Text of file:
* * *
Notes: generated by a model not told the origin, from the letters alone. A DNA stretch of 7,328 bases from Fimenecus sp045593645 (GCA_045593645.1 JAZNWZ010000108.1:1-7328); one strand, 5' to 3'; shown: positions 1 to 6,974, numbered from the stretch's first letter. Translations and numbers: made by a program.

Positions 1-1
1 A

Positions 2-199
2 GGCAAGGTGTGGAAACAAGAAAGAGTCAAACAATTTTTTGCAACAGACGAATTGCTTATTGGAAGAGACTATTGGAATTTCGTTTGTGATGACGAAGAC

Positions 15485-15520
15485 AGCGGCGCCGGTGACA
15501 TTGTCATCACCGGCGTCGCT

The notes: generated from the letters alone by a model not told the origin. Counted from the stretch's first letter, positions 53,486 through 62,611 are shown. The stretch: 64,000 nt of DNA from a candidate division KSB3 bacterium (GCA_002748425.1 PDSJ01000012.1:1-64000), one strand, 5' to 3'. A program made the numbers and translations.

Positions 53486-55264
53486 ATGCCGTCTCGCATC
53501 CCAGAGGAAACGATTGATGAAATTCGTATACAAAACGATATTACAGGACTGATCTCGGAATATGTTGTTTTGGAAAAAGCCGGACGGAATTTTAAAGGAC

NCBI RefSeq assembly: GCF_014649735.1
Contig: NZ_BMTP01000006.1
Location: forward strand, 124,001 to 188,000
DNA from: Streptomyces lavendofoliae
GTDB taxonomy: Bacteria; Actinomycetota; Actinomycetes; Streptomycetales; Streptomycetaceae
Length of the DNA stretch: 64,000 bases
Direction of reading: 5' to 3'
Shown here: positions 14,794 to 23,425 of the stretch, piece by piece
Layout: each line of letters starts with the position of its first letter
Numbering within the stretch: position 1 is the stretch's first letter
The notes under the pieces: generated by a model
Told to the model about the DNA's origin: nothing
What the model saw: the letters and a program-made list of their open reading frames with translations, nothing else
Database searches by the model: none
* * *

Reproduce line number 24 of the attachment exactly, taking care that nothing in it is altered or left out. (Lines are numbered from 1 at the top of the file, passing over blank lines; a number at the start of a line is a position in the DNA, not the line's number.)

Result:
Told to the model about the DNA's origin: nothing